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Bolt EV leading Tesla in AV's, with Google the leader?

3698 Views 12 Replies 8 Participants Last post by  Bluesideup
An article at 'Seeking Alpha' reviews and cites formal data submitted to California by companies testing self driving cars in CA.

Data shows tesla =1 disengagement (human intervention) every 3 miles, GM/Cruise = 1 disengagement every 54 miles average for year, but reaching nearly 1 in 400 in last month of testing with Bolts.. Google leads

here's the link:

The title is 'The Tesla Self-Driving Dreams Are Just That... Dreams'
No wonder there are 1006 comments!

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You really gotta love news reports like this that are so bad they are good.

First Tesla only submitted their self driving cars data for the new generation cameras and radars that they had just installed on the Model X that was being tested back in October/November when this report was sent to California. Second this only counts the driving that was done in California. Third this was on a production car during its testing phase with software that was still under construction. Do you want to bet how far Tesla's software has come in the last couple months or where it will be in the next couple?
The fact that Tesla actually has cars out in the wild with the capabilities to drive autonomously once it is enabled all the while mapping and learning during its hundreds of millions of miles of road use and you really think that a car no one can buy using equipment that isn't even put into the vehicle is somehow ahead of Tesla?
You can't compare Tesla's highway Lane Keep + ACC assistance with Google's autonomous driving.
Sure you can. The only thing you can't compare is Google's autonomous driving because the only people that can use Google's autonomous driving is Google.

Here is a video of what the current production car is capable of with the new autopilot sensors once the software has been activated. Mind you this is back in November of last year and I am sure they have done A LOT more testing since then:

digging further, i went to the autonomous vehicle thread on the tesla motor club forum, and found the following post. There are many more pro and con comments there re the state of Tesla self driving - sorry i cannot seem to add a link, but recommend you go there.

Here's the post:

NerdUno, Jan 30, 2017
I just sent the following note to Tesla, but wanted to alert others to some of the problems we have experienced with AP2...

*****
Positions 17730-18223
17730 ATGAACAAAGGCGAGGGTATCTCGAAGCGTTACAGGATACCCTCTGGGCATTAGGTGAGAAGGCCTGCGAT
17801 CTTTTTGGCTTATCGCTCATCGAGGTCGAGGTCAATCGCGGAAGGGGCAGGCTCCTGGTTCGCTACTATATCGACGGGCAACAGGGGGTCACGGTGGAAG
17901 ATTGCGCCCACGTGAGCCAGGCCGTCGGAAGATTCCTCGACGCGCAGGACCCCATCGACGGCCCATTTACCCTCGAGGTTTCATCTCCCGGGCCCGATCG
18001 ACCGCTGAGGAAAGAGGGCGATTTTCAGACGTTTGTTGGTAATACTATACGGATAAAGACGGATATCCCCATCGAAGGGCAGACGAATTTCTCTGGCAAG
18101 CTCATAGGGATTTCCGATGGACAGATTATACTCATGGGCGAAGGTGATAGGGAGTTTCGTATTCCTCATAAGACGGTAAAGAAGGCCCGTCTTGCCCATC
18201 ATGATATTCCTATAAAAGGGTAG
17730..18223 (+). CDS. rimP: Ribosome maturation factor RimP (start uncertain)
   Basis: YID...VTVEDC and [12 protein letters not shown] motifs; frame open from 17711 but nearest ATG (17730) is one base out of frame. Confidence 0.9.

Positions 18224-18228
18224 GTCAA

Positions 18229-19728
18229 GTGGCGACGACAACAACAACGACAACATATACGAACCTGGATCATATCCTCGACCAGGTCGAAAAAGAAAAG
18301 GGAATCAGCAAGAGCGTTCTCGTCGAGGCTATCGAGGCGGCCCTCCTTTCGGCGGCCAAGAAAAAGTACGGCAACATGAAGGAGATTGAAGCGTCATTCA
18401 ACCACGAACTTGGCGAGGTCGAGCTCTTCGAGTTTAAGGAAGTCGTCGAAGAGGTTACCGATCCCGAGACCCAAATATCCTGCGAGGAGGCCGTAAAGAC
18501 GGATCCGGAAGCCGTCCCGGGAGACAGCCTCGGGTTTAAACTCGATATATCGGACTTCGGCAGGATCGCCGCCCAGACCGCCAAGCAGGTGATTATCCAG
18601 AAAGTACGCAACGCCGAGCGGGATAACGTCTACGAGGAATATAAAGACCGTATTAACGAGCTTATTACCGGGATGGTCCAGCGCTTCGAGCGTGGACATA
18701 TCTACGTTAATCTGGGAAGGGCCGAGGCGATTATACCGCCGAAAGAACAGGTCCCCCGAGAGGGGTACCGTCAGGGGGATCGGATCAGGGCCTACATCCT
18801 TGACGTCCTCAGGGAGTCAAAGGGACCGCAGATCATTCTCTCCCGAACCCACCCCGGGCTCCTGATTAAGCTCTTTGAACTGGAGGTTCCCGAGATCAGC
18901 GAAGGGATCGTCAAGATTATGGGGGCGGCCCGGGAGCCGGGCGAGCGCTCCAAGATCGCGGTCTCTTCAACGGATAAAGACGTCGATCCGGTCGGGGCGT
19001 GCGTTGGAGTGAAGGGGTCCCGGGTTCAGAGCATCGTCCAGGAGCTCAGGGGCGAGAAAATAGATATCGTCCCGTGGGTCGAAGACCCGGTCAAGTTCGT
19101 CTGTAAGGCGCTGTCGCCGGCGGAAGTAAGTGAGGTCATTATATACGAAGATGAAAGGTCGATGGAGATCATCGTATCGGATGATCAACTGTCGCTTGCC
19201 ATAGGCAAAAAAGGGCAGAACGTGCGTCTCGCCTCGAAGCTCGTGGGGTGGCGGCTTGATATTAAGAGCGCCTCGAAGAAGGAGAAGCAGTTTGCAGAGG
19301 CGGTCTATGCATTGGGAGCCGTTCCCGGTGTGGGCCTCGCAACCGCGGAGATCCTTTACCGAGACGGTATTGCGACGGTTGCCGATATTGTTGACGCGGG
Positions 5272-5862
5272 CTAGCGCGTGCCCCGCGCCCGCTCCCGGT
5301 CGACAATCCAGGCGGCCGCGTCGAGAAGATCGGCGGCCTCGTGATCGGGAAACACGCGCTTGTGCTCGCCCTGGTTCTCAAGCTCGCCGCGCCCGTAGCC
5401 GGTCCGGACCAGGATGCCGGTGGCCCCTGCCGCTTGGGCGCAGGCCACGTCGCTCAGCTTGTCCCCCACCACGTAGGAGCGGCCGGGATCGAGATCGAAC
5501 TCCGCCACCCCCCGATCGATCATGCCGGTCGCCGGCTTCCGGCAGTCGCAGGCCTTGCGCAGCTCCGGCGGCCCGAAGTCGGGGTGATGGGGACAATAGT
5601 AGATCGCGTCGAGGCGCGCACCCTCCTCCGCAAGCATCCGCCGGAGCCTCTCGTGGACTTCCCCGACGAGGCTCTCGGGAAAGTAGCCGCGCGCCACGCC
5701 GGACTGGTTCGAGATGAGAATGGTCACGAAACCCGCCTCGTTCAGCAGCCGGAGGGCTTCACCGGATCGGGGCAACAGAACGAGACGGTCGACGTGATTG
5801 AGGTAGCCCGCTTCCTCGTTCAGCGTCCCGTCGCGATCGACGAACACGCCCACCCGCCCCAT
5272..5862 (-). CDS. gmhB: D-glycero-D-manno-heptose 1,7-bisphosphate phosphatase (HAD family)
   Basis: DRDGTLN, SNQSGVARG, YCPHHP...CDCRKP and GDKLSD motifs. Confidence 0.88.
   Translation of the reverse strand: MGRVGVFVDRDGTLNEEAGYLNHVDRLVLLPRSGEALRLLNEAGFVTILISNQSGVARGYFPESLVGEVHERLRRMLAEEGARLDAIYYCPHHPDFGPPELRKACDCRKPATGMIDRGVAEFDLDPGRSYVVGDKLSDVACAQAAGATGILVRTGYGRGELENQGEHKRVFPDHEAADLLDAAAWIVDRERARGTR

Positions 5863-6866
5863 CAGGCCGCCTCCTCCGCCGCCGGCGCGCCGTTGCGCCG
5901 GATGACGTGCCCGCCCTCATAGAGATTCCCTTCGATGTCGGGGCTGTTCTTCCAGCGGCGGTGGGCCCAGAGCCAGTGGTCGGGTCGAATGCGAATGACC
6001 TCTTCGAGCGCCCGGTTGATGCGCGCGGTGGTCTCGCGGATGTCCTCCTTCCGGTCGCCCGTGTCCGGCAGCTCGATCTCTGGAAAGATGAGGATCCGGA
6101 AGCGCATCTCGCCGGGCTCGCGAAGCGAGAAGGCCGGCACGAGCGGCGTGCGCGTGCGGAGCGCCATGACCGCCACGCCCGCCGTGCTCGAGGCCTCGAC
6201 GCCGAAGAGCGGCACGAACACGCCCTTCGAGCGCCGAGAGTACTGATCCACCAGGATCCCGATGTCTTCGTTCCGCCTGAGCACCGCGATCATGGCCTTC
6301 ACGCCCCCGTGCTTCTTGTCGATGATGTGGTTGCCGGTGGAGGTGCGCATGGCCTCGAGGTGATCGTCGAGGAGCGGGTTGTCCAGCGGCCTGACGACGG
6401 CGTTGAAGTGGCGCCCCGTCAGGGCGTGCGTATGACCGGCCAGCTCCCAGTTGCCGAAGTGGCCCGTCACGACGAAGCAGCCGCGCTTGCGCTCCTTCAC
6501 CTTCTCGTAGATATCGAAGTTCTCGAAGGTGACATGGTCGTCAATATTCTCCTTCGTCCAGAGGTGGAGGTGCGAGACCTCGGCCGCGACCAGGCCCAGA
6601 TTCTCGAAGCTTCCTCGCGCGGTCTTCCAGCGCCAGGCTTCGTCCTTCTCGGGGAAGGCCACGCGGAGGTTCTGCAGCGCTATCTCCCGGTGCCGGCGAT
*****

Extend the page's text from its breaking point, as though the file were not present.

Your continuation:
We have 17.3.2 and have used AutoSteer extensively on a number of interstate highways since its initial release. Primitive would be an understatement. Here's what we have encountered. On a straight road with no cars, AP2 appears to work satisfactorily at 45 MPH. On a road which curves leaving the vehicle driving into the sun even with human-readable lane markings that remain easy to decipher with the naked eye, the car is worse than dangerous. The car immediately zig zags from lane to lane with no realization that vehicles may be in the other lanes, even beside the car. On highways with exit ramps, AP2 always follows the exit ramp if you are in the right lane even without a right turn signal and even with clearly marked dotted lines on left side of the lane and even if following a vehicle proceeding straight ahead. AP2 still slams on the brakes when approaching almost any (stationary) overhead sign on an interstate.

I appreciate that AP1 code needed tweaking for the new hardware, but AP2 really leaves the impression that the developers started over... and have not progressed even to the level of what most would consider safe driving. There really should be more warnings and alerts regarding documented problems for those that are expecting a safer driving experience. A traffic fatality would be a huge setback for Tesla, not to mention the poor driver.
Informative x 8 Helpful x 2 Like x 2 Love x 1
Digging further I searched for sites that let us know what the consumers for the autonomous Bolt and Google cars were capable of. Funny I found zero references but maybe that is because there isn't a single working production car that either has to offer. We don't even know if they can even stay in a lane or exit a ramp because there is no car out there for anyone to test and I guarantee that none of the engineers are going to talk negative about what the cars are can't do. So, in all reality the Tesla is leaps and bounds ahead of a product that we don't even truly know can drive by itself.

Tesla is taking their autopilot slow and unlike all the others they are learning at an exponential rate as every car they sell provides information and feedback on the autopilot system. With the advent of the model 3 and the hundreds of thousands of drivers that will hit the road. Tesla will accumulate the hundreds of Million to Billions of miles quickly taking them far ahead of any competitor that has sensors installed on the top of their cars driven by professional drivers.

I can attest that the AP in the older tesla's works very well and with the advent of more cameras better sensors and 100X faster computer they put into the newer ones it will work and function even better.
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